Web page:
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Old 10-20-2010, 10:11 AM   #1
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New to this -- redoing carpet/hardwoods in entire house


Good morning. We're about to close on a 2,000-sf foreclosure that needs new flooring throughout. Wondering if any of this is something we could do ourselves, and also what would be a logical division of carpet/hardwood.

First, what to put where ... This is a bilevel split. We'll be getting new carpet put in throughout the lower level and most likely up the stairs (I don't really like uncarpeted stairs and also think that removing carpeting and redoing the stairs would be more complicated and take more time than we want to spend on this). Upstairs, the living room (to the immediate right of the stairs) and master bedroom (way left down the hall) already have some kind of engineered hardwood floor, and the kitchen and dining room (in front of you as you come up the stairs) have ceramic tile (which has its own issues -- cracked tiles and insufficient grout). We're considering putting more engineered hardwood in the other two bedrooms because of suspected allergy issues. If we do that, would it make sense to continue the carpet up the stairs and along the hallway, and have that be the only carpet upstairs? Or would you stop at the top of the stairs? I prefer to walk on carpet. We have one eye toward resale value in the future, maybe 5-10 years, so want to make decisions that make sense from that angle as well.

Then, as to the hardwood flooring, budget is tight, so I'm browsing websites for deals and wondering if we should try to install it as well. Have no idea how complicated these floors are to install. We refinished plank hardwood floors in our current place successfully, but that's all the experience we have with floors. Can you tell me what you think of these two options -- both in terms of quality (relatively speaking, for a low-budget option) and whether it's something that a noob might be able to do with reasonable results in a reasonable amount of time?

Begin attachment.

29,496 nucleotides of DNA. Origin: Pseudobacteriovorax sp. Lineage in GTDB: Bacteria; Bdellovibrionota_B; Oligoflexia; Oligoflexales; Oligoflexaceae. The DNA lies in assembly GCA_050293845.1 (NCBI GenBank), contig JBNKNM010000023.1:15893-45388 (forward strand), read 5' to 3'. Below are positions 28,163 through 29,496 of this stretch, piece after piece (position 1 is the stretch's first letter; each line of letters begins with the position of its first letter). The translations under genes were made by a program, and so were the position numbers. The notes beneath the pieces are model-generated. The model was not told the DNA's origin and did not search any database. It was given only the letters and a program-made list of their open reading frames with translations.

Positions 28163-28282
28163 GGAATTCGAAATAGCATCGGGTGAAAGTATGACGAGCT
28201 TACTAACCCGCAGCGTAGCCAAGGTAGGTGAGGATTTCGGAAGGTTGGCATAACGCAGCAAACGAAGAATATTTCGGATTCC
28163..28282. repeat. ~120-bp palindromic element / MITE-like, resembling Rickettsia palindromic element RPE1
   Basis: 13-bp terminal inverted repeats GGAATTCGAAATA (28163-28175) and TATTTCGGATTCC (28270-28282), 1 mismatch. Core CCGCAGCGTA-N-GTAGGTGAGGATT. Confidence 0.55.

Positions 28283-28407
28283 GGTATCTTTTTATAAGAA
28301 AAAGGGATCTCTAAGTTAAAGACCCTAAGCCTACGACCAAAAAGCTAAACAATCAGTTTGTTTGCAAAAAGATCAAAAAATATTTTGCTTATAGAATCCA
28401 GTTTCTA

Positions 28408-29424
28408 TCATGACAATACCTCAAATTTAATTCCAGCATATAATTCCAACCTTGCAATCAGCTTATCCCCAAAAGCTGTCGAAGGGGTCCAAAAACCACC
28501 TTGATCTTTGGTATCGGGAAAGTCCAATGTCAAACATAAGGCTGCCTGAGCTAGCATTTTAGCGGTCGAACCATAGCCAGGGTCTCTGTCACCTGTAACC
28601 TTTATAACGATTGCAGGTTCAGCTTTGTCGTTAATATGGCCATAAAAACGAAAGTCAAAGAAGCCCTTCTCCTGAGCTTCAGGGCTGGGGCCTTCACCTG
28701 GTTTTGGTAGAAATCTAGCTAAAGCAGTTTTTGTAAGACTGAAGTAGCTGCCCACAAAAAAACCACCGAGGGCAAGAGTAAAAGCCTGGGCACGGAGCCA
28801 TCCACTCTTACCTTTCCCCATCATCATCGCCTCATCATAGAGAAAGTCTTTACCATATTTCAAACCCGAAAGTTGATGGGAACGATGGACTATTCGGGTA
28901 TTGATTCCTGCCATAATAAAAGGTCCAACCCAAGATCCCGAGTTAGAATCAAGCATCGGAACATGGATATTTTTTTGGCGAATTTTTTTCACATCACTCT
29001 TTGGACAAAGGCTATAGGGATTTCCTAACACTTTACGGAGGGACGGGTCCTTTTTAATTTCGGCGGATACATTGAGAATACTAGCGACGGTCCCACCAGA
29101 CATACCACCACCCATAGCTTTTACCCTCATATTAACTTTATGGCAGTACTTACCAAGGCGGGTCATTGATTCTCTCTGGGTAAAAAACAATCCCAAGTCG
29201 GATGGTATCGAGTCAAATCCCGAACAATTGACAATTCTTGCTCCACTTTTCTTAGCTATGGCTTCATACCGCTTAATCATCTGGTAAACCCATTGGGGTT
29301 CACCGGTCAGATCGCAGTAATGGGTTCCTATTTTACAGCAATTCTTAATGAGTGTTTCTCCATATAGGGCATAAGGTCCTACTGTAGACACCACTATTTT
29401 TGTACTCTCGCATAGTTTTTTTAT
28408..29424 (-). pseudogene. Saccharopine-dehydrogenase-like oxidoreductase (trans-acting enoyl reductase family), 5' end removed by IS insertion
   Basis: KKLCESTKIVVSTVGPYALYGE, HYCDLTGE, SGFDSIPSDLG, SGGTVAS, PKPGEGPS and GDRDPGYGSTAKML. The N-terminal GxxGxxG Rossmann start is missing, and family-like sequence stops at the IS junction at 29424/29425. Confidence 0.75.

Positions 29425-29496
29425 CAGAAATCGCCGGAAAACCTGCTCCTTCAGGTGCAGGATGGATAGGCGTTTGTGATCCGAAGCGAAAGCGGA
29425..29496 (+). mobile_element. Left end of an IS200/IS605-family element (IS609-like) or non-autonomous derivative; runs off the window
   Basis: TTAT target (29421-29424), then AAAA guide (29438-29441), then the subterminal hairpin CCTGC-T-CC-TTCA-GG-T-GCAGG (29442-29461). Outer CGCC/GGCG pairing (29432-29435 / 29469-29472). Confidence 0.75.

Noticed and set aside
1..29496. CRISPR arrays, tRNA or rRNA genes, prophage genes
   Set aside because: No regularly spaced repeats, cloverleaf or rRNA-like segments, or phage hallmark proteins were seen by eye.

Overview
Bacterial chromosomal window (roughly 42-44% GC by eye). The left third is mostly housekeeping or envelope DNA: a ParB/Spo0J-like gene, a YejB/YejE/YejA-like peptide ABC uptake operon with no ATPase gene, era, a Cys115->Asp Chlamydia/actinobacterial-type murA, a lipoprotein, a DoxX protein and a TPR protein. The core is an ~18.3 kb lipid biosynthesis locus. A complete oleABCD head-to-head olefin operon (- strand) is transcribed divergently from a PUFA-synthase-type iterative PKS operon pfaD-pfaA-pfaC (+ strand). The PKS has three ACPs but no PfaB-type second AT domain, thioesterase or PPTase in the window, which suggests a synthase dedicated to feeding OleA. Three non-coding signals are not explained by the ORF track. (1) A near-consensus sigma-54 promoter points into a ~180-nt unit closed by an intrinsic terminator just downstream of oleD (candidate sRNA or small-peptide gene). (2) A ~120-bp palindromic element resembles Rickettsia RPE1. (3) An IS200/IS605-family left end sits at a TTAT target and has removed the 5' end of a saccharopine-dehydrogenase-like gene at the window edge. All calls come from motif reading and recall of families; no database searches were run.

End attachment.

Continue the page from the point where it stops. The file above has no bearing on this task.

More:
* Kahrs Linnea 1-strip Woodloc
* LM Flooring engineered plank flooring

Other recommendations are welcome. (Even if it's "go hire someone." )

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Last edited by dahlias987; 10-20-2010 at 11:18 AM.
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Old 10-20-2010, 12:34 PM   #2
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New to this -- redoing carpet/hardwoods in entire house


I am Gregg with The Home Depot in Chicago. Congrats on the new house! I think you are going in the right direction with your flooring ideas. For the kitchen I would install new tiles, but in the dining room I would install the engineered wood that you are installing in the rest of the house. I also don’t see a problem with putting the carpeting on the stairs and hallway as long as it’s the same carpet that’s on the lower level. I know you said that there might be an allergy problem, but carpet in the bedrooms makes the most sense in my opinion. If that won’t work use the same engineered wood flooring that you’re installing in the rest of the house. Having your floors be consistent really helps the flow of your home.

Have you thought about using laminate flooring instead of engineered flooring? Laminate has extensive warranties against warping, fading, and scratching. It looks great and is a much lower cost than engineered flooring. It might help with the budget and it’s great if you have kids or pets. Wood and laminate flooring are fairly easy to install if you have the right tools. A miter saw and jig saw are important because there is a lot of cutting involved. It will go by pretty fast once you get the hang of it, but it is a lot of work.